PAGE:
What is the point of all this? Just that these are not just our childrens’ schools but most of us – those who grew up in the town – studied in these schools too. How about working together towards documenting their history and that of their namesakes?
Ron Wertlen visited Nkwalini with Darren Anderson, SELF’s new Technical Project Manager for Africa (17-18/1). The solar infrastructure of the Zwelenqaba SS School that Mr Anderson had to inspect was in excellent shape: “I have never seen anything like this,” he said as he inspected the 48 batteries in Zwelenaba’s bank, all of which were at the same level of charge. Well done to Mr Friend who designed and installed the system and Mr Holder who maintains it!
The new year brought a shock to the school. The Department of Education seems to have struck all temporary positions in the province, so the beginning of the year at Zwelenqaba is filled with confusion. Teachers are busy trying to create the school timetable, but do not know how many teachers will be teaching here this year. Teachers have to give extra classes and teach subjects that they have no expertise in. The hope is that the DoE will renew contracts.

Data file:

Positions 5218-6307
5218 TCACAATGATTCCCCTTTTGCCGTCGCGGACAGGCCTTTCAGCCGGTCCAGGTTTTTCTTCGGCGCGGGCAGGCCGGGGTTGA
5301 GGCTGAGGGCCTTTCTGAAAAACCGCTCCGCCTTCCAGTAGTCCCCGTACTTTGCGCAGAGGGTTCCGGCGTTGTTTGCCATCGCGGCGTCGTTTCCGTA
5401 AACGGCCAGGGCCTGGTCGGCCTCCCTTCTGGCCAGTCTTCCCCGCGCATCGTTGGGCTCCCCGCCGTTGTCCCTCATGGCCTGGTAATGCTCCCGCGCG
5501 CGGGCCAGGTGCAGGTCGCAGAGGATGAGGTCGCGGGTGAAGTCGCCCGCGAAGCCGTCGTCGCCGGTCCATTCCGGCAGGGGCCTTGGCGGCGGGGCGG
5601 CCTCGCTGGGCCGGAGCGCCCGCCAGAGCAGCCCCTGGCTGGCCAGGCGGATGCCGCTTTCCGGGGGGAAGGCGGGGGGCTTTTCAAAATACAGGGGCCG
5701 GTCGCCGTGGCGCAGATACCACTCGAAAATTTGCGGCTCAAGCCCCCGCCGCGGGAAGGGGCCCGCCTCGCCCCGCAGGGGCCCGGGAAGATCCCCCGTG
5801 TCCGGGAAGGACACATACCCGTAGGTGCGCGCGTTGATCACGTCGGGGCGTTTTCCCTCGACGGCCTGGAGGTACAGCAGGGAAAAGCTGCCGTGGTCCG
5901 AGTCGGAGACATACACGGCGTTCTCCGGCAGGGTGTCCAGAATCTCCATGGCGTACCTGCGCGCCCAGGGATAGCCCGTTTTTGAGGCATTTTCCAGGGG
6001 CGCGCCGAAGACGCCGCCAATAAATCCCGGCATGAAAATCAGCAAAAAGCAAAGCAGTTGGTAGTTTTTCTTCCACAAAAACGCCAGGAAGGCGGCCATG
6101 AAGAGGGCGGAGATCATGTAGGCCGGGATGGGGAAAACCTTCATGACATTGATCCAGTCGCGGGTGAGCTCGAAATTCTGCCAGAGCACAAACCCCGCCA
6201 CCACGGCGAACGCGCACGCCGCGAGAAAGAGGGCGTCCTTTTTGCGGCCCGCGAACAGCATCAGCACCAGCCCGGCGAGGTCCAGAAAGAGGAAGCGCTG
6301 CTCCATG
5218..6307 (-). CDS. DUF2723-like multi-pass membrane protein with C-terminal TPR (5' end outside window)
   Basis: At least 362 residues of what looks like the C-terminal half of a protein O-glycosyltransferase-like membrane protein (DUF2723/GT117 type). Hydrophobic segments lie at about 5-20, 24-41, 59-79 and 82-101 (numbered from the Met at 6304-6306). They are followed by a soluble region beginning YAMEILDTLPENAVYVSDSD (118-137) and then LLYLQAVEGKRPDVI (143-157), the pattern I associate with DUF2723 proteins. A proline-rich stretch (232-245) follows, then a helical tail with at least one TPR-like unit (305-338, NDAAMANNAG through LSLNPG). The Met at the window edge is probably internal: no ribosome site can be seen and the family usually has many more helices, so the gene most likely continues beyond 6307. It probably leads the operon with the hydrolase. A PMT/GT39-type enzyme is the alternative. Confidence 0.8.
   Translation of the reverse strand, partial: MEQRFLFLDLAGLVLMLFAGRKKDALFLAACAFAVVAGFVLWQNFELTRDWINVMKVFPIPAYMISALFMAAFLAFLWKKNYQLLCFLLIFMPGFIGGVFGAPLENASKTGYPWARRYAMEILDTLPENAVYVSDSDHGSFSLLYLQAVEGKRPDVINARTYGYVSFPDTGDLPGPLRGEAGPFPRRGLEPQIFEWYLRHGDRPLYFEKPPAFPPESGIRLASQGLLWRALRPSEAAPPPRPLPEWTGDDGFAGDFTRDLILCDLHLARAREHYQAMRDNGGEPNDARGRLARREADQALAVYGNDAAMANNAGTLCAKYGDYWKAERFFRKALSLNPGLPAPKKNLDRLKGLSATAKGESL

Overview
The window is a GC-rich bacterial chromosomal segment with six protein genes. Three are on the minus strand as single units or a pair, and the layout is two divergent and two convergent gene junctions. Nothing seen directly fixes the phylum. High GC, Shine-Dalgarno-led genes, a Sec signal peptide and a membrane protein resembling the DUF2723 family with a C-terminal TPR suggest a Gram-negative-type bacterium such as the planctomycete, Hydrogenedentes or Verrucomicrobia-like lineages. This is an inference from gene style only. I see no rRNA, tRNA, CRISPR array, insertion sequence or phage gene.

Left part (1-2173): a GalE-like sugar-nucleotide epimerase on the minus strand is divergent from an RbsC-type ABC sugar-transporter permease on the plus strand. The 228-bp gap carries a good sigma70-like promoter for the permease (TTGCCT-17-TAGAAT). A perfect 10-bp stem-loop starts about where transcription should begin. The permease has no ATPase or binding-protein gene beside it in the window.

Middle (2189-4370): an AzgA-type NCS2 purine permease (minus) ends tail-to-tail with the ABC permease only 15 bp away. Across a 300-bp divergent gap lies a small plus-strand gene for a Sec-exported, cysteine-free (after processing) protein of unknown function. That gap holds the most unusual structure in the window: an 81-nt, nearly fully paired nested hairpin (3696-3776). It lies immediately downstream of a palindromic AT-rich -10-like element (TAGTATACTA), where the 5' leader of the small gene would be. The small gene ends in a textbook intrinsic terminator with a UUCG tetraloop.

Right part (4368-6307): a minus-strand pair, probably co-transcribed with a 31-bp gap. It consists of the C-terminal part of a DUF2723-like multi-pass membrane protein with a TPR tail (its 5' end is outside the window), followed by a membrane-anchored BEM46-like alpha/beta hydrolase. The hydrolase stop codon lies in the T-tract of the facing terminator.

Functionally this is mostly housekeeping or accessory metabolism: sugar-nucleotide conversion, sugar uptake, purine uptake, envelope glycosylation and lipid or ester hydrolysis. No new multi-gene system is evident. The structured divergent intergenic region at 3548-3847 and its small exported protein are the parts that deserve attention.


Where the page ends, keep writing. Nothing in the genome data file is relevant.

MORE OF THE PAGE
At Bafazi JS School is only one temporary post, so the school is not in as much upheaval. But here all the teachers are filling in forms. Zolile Makwayiba (acting Principal) says, “It’s a hunt for ghost teachers.” Could that be the reason for the chaos with the temporary posts?
The Bulungula Incubator reports similar problems at No-ofisi School in Nqileni in their January newsletter. Teaching here is hard enough, without an incompetent administration. Teachers are also scared of asking questions, having previously been accused of trying to subvert “official policy”. They say, let the principal ask and don’t mention our names: “once bitten, twice shy”.
The VSA has planned another trip to Nkwalini and Nqileni in the beginning of March. We will report about the course of action.